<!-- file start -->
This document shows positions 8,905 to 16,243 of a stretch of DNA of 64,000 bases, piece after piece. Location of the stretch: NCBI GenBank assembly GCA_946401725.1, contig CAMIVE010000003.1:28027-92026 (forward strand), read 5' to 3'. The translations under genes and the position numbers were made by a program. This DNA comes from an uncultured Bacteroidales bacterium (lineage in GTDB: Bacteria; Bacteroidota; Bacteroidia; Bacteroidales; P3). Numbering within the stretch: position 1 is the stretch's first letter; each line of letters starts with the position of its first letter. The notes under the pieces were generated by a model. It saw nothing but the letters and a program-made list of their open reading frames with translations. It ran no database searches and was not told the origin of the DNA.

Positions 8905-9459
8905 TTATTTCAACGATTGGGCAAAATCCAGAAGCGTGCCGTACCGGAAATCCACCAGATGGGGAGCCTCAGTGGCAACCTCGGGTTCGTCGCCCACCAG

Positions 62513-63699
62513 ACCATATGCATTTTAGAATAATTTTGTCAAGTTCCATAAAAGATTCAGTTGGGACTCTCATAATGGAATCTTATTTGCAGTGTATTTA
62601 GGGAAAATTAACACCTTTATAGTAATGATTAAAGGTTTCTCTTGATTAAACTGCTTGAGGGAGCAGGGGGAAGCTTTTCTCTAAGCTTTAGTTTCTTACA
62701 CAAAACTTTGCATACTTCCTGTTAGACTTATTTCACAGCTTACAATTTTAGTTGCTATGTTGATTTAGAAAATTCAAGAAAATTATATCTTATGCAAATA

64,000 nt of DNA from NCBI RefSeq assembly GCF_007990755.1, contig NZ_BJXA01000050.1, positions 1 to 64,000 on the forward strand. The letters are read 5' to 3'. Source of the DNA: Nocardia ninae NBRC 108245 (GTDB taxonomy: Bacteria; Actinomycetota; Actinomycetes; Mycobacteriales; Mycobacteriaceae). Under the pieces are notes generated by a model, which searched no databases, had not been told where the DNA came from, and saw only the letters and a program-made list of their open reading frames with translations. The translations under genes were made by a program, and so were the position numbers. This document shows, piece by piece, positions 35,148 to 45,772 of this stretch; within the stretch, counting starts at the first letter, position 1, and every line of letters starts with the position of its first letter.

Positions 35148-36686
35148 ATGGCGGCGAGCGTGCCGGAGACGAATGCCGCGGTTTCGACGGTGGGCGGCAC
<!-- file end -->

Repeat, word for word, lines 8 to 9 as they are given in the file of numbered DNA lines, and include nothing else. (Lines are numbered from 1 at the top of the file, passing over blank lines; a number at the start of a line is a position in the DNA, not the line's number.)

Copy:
64,000 nt of DNA from NCBI RefSeq assembly GCF_007990755.1, contig NZ_BJXA01000050.1, positions 1 to 64,000 on the forward strand. The letters are read 5' to 3'. Source of the DNA: Nocardia ninae NBRC 108245 (GTDB taxonomy: Bacteria; Actinomycetota; Actinomycetes; Mycobacteriales; Mycobacteriaceae). Under the pieces are notes generated by a model, which searched no databases, had not been told where the DNA came from, and saw only the letters and a program-made list of their open reading frames with translations. The translations under genes were made by a program, and so were the position numbers. This document shows, piece by piece, positions 35,148 to 45,772 of this stretch; within the stretch, counting starts at the first letter, position 1, and every line of letters starts with the position of its first letter.

Positions 35148-36686